I grew up with the term skinny frequently used as a descriptor when I was a child. Like most women, and many men, I focussed on my perceived body-image when I was young and seemed to be frequently apologizing for my size. Social judgement creates lots of assumptions and myths. One assumption is that thin must equal fit. I was, relatively, when I was young. I was lucky, for a long time. Then age began to hit me.
Now this is not a rant about growing older: I actually love aging. I love the personal power I am growing into as I age. I love the letting go of crap stuff that no longer serves me (that actually never served me, like worrying so much about what I looked like, or how I could make sure everyone liked me), I even love the wrinkles (although I’m struggling a bit with how gravity is being a bit too bossy for my liking). What I don’t like is how my bones are not healthy. A bone scan, whilst still in my 40s, showed Osteopenia – bone loss that can lead to Osteoporosis. This was my wake up call. That growing into my power piece… well now, I had to act on it.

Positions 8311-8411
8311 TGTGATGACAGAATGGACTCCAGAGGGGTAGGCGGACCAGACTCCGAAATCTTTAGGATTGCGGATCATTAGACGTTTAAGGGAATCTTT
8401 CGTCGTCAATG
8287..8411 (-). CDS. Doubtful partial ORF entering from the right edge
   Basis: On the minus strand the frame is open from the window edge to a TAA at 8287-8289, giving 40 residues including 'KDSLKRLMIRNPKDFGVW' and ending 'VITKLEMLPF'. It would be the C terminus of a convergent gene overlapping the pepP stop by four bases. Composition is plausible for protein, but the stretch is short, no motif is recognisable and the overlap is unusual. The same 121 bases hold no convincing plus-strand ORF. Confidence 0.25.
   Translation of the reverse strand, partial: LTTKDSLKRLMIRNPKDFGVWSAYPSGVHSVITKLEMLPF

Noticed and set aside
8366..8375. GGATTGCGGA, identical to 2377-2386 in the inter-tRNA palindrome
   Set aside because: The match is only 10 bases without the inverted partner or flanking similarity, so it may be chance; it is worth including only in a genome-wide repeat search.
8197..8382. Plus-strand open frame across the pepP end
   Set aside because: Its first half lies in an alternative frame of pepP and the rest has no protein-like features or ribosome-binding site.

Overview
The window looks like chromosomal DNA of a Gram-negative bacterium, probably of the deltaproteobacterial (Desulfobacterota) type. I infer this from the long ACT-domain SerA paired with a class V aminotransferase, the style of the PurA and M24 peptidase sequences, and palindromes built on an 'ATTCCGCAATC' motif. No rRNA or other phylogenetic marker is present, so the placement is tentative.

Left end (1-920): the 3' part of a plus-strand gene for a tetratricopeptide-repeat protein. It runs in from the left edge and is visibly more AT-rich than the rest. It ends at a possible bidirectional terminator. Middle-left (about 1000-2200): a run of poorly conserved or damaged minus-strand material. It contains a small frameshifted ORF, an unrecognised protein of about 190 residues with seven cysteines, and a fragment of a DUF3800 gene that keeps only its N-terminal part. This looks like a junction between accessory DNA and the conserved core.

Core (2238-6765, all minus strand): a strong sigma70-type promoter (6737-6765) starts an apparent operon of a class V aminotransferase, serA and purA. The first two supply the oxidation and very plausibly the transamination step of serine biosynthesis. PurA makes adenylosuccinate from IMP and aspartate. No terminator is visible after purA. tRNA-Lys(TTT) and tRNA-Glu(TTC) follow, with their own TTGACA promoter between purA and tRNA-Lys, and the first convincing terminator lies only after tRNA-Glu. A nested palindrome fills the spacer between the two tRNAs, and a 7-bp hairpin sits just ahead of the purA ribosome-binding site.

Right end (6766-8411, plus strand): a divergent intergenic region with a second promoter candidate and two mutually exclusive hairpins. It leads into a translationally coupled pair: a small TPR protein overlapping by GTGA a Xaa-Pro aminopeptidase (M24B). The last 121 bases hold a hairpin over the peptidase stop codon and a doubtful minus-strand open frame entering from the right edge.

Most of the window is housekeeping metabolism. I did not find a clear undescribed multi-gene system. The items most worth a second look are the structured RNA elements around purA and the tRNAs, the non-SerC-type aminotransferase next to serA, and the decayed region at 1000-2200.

I had to work on getting fit. I was suddenly feeling old before my time. I felt my body was betraying me. I had seen too many relatives and friends struggling with pain in older age linked to decline in bone density.
The rest of my family are active. I would choose the sofa over a run any day. Now, there is still a vocal part of me that would choose the sofa over a run any day… but she doesn’t run the show any more (‘run’ the show… I’m a natural wit!).
I have learnt to…um, let’s say… appreciate running. I appreciate how it helps me come back to my body (to connect and value my body)… to escape my mind for a little while, and ground myself. I appreciate the sense of accomplishment it gives me when I have finished. I appreciate the feeling in my muscles when I have stretched myself a little bit more than I thought I could. I love the feeling as my body gets stronger, and the confidence and sense of power this gives me. I appreciate the people I have met through running, who have joined my village… many of who run marathons, and are so gracious, helpful and knowledgeable as I struggled with learning to run, then my first race – a 5km, then a 10km, a half-marathon, and my new goal – a marathon. I appreciate how running has helped me edit my story: I am no longer the lazy one, no longer the inactive one. I have expanded my comfort zone and my image of myself has changed incredibly.
I am finally beginning to call myself a Runner. It feels good. I like this new story I am writing.
What have you done that helps you recognize you are more than your original story?